The reason for writing this article was to take the many reviews of GPS devices/apps found on the internet and reduce them to a short list of choices to save you time finding a good to excellent GPS device to buy.
The GPS devices or GPS smartphone apps recommended in this article became available over this and last year (since the reviews for new models are posted either before, or at the time, they are ready for sale).
A handful of product review websites were reviewed to compile their managing technology editors’ favorite choices for the best GPS device or GPS application to shorten your search for buying one of them. These web sites included Consumer Reports, CNET reviews, navigadget , and PC Magazine.
From the research it was determined that six GPS devices (either car or handheld units) and three GPS smartphone applications were worth recommending at this time. Be aware that some GPS devices have an annual service fee (i.e, Insignia) and others charge for the annual uploading of new map data (i.e., TomTom).
GPS Devices (Car/Handheld)
The manufacturers that produce the better GPS devices include Garmin, Insignia, Magellan, Motorola, Pioneer, and TomTom.
As would be expected, the higher price unit usually is the better product but not always (as discussed by several editors of major product review sites which are accessible in the links below). Here is the ranking by list price of the better GPS handheld devices:
Garmin Nuvi 1690 ($399.99)
TomTom 740 Live ($349.99) + map data fee
Magellan Roadmate 1700* ($299.99)
Motorola Motonav TN765t ($280.00)
Garmin Nuvi 275T ($249.99)
Magellan RoadMate 1470* ($249.99)
Insignia NS-CNV43 ($199.00) + annual fee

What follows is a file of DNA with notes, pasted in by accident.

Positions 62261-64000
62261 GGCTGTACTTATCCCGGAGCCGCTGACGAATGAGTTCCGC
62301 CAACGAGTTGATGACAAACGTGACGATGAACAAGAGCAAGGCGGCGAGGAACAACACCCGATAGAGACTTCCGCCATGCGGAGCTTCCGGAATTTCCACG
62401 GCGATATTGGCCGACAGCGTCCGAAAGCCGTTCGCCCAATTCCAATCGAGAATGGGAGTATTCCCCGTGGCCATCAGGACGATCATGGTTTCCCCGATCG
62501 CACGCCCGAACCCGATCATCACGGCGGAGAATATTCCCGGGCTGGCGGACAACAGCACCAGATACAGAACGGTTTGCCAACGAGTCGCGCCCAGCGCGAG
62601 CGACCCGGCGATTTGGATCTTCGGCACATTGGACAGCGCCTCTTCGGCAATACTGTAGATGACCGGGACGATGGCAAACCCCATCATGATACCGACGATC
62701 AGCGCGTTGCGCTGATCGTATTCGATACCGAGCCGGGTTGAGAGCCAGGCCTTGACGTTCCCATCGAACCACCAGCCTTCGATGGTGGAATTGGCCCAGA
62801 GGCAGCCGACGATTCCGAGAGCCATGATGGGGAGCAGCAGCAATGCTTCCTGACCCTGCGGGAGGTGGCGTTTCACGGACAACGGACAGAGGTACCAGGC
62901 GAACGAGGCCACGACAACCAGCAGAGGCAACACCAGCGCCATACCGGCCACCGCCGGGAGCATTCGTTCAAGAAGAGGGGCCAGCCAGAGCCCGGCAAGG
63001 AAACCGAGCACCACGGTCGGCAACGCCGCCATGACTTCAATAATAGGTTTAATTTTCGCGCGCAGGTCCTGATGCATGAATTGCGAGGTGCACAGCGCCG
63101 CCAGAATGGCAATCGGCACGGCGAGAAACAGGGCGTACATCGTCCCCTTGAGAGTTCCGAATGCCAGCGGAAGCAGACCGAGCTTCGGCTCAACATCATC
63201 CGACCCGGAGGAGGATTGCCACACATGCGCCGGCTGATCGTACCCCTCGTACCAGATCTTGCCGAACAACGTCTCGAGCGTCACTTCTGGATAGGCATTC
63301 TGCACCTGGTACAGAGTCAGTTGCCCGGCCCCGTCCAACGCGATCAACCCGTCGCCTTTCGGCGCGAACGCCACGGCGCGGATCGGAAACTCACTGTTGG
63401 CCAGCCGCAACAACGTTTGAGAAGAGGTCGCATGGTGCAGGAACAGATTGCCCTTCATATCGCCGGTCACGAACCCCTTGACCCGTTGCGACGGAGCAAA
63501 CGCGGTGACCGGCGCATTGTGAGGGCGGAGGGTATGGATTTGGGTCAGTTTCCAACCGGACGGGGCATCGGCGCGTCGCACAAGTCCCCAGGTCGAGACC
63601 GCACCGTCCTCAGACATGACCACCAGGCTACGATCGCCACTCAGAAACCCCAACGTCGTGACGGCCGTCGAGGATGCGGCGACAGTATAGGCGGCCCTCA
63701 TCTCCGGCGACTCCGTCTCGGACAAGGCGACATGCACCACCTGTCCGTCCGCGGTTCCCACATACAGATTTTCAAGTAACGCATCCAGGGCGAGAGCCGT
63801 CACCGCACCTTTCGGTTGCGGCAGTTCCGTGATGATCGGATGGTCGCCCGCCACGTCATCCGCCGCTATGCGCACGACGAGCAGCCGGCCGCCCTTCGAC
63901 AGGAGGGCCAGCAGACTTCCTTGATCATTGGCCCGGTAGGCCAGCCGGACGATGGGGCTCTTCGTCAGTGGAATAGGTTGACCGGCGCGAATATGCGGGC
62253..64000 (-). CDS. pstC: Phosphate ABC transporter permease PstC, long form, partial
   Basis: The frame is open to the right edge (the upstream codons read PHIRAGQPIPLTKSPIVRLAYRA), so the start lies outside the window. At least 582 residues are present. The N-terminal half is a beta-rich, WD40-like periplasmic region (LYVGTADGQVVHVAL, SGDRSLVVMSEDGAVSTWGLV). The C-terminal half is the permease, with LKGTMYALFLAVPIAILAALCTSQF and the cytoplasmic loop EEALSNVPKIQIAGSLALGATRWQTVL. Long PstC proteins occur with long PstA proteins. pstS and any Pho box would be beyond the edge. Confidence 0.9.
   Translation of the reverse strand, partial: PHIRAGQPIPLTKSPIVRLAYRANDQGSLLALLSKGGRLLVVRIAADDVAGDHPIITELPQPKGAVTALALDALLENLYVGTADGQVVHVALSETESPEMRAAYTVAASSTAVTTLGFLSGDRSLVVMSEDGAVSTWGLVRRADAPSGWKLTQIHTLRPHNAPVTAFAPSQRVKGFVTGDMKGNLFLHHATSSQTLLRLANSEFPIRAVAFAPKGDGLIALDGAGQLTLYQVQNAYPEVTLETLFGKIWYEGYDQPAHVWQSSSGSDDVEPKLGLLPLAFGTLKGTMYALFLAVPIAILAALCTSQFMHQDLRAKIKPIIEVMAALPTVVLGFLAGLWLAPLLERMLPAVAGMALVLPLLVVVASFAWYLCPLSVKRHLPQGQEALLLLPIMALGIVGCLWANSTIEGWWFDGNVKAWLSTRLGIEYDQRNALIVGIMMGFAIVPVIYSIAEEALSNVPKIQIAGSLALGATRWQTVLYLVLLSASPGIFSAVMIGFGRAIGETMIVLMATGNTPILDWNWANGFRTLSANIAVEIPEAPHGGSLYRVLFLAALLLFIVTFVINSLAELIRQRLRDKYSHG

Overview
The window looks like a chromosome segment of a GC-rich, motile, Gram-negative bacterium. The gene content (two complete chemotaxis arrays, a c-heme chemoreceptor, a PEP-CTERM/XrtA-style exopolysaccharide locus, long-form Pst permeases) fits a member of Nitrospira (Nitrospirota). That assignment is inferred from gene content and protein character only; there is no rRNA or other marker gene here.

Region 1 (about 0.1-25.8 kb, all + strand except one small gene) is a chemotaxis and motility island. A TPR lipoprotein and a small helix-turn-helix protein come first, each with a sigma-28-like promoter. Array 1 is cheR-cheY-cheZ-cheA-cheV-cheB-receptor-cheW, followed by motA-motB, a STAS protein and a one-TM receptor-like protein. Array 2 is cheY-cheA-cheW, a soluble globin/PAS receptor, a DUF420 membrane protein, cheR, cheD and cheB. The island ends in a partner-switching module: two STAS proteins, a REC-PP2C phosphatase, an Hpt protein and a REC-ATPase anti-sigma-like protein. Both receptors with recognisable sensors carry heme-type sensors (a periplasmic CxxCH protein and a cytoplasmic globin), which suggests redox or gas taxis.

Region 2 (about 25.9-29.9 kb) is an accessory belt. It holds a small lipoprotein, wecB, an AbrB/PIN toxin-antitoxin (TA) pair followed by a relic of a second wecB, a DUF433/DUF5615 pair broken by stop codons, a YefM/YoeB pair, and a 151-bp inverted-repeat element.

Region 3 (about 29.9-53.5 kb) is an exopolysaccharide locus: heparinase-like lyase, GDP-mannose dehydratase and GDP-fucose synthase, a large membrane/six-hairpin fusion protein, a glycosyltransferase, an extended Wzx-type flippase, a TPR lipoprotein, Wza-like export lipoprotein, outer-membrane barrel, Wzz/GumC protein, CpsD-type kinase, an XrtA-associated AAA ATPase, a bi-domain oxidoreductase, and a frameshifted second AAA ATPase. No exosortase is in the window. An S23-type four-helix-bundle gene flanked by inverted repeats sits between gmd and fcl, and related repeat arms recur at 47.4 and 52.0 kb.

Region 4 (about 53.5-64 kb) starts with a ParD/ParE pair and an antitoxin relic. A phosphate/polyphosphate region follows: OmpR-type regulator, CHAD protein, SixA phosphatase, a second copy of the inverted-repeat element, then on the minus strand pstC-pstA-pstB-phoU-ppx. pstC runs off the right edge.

Garmin Nuvi 265T ($179.99)
Magellan Roadmate 1340* ($149.99)
Garmin Nuvi 205W ($139.99)
* AAA members can be purchase all Magellan GPS devices for up to 15% off or max. $50 off their list price through the Magellan website by following these instructions.
Recommended models to buy are shown in Bold font, although some features may be absent iwhen compared to the other GPS devices in the same price range.
Editorial recommendations by at least two of three product review sites:
- Although Garmin Nuvi 1690 was the highest priced, the TomTom 740 Live was rated near the top of all handheld/car devices. Check out CNET’s appraisal of it, then if you have a Consumer Reports account, check out how it was appraised in this section.
For a good mid-range priced unit, look at the review for:
Motorola Motonav TN765t (or check Consumer Reports website for their evaluation), or the
Magellan RoadMate 1470.
[Author’s Note: I personally think the best mid-range GPS is the Magellan RoadMate 1700, even if the other editors did not.]
- For a lower priced model, look at the review of the Insignia NS-CNV43 , the Magellan Roadmate 1340 by Consumer Reports, or the Garmin Nuvi 205W.
Maybe the best in-dash GPS car unit from 2009 to check out is the Pioneer AVIC-Z110BT as reviewed by CNET Reviews. The reasons you should look at it (besides the great GPS navigation) are these distinguishing features: its multimedia and DVD playback, Bluetooth hands-free calling, automatic contact importing, and its voice control of most often-used features.
OK, now it’s the navigation app’s turn to shine, so let’s look deeply into our smartphone’s screens and wish we had one these on it. [Author’s Note: I do have one, it’s the VZ Navigator and it rocks. Always upgraded by VZW and ready to go on my Blackberry Storm.]
GPS Navigation Applications (Smartphone)
Not all three GPS navigation apps have been editorially reviewed yet, so one or more of these links will lead to the manufacturer’s description on how the application works or lead to another web site that compares the application to one used in the new class of smartphones (i.e., Android smartphones).
- VZ Navigator is installed on a Blackberry and other smartphones from Verizon Wireless (VZW) & Networks In Motion (NIM)
- Garminfone is installed on an Android smartphone from T-mobile (compared to other Android smartphone applications)
- TomTom 1.3 works with the iPhone OS from TomTom and is almost identical to the TomTom ONE 140-S. PC Magazine critiques this smartphone software app here. This review covers some definite pros and cons but overall the evaluation was strongly positive as a replacement for a handheld device.
Well, that’s the short list of choices for each category of GPS unit. Hopefully one of the GPS handhelds will fit your budget or a smartphone app’s monthly fee will be cheap enough to allow you to install it on either your Verizon Wireless Blackberry, T-Mobile Android smartphone or your AT&T iPhone.